By Vamien McKalin email: email@example.com | Feb 13, 2013 06:31 PM EST
Windows Phone might not be doing well compared to Android and iOS, but the platform is rising quickly and could be in a commanding position come 2014 if it continues down its current path.
According to Gartner's mobile share market report, Windows Phone device sales increased 124 percent in Q4 2012 compared to the same period in 2011. This is positive news for Microsoft, as mobile phone sales were down for 2012, yet Windows Phone managed to grow substantially, which could be the sign of things to come in 2013 and beyond.
The majority of this success came from the efforts of Nokia, which commands a 78-percent control of the Windows Phone market.
Here is Gartner on Nokia's situation:
"In the fourth quarter of 2012, Nokia's handset sales improved from a good response to its Asha mobile phones and the launch of the latest Lumia Windows Phone 8 models. It was not sufficient to stop Nokia to lose further market share, totaling 18 percent, the lowest it has ever been. In 2012, Nokia reached 39.3 million smartphone sales worldwide, down 53.6 percent from 2011. Analysts said that aside from the continued focus on Lumia, Nokia needs to build on momentum around Asha in 2013 by adding devices and apps to further enhance its overall value proposition and, in doing so, moving up the price point slightly to achieve better margins breaching the gap left by Symbian."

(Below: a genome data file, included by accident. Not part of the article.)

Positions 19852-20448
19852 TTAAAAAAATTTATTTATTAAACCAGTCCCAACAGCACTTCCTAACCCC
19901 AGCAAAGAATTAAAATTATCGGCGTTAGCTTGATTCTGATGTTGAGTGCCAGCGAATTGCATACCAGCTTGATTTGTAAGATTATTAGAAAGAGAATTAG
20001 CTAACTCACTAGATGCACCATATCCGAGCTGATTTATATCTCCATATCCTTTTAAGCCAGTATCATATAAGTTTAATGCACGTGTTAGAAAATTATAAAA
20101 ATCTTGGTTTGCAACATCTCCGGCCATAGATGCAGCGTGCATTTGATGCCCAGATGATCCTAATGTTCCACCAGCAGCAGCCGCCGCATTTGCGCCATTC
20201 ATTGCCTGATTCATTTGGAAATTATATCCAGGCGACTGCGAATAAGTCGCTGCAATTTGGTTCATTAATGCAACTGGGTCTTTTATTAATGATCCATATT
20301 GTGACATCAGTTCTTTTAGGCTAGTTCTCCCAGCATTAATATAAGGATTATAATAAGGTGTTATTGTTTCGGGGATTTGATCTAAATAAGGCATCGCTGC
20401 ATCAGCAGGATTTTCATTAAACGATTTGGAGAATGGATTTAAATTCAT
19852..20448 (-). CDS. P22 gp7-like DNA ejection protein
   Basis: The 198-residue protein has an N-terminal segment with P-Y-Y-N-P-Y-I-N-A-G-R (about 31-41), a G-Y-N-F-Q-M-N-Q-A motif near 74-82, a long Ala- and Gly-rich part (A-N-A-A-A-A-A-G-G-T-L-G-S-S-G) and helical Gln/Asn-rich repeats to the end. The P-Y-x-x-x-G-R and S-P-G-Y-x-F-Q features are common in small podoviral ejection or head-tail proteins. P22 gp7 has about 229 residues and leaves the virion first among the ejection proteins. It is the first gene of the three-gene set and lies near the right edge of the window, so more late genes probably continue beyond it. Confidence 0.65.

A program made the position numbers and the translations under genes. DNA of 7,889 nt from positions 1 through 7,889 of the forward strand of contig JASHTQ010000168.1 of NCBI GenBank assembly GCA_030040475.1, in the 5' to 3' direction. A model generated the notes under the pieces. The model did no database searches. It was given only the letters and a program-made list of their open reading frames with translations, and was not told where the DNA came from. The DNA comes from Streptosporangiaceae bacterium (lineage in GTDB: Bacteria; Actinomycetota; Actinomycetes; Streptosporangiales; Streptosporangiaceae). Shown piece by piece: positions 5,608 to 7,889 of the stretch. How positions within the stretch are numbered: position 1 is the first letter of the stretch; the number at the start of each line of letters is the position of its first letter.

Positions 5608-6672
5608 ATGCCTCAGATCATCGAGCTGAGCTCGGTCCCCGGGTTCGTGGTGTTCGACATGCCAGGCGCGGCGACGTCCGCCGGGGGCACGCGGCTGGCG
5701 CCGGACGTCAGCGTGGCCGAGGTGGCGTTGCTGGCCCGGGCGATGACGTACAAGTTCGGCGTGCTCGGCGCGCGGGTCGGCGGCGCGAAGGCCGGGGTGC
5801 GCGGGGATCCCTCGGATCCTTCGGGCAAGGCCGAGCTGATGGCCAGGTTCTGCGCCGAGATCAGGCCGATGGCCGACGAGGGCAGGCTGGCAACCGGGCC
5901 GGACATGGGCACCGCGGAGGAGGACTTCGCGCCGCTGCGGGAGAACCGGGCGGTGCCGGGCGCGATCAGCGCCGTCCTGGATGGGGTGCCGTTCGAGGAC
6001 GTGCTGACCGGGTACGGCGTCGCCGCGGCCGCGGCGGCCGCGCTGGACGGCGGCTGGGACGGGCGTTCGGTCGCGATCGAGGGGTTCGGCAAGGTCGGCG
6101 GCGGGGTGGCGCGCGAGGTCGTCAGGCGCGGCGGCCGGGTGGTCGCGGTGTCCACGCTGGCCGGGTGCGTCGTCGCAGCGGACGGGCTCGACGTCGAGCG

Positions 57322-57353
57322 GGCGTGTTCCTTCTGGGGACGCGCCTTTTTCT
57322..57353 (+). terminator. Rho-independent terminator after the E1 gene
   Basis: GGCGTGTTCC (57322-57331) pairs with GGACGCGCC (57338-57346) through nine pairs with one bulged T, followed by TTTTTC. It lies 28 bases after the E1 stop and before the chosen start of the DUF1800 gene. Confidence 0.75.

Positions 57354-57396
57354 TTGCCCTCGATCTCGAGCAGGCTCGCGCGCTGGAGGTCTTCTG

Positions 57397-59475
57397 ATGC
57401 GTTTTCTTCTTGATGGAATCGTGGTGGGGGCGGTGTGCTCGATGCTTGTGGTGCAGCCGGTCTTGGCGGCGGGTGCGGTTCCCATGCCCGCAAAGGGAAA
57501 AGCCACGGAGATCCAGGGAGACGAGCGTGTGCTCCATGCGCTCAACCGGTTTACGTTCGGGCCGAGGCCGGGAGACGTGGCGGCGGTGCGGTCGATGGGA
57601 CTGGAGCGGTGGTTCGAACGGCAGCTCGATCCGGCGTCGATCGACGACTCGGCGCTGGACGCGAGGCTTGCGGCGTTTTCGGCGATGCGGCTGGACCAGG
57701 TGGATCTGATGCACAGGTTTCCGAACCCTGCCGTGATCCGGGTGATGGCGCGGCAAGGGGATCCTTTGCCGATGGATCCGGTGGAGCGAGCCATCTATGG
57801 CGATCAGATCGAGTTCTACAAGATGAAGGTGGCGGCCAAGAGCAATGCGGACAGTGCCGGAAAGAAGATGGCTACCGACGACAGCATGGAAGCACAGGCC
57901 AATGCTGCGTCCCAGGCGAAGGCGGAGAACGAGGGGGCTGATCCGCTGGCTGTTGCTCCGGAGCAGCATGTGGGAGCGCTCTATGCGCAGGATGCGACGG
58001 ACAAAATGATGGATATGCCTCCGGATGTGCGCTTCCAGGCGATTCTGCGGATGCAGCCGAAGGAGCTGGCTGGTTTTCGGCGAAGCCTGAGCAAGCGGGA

At the moment, Windows Phone is the fastest growing mobile operating system with 3 percent share of the market, up from 1 percent in 2012. As the platform continues to grow, it is likely to rally above BlackBerry worldwide, as phones running on that platform are in no position to enter the low-end section of the market.
With the recent launch of the Nokia Lumia 620, the cheapest Windows Phone 8-based device to date, things should improve greatly in 2013. If Nokia find the means to go lower in price than the 620, all hell could break loose.
© 2014 Mobile & Apps All rights reserved. Do not reproduce without permission.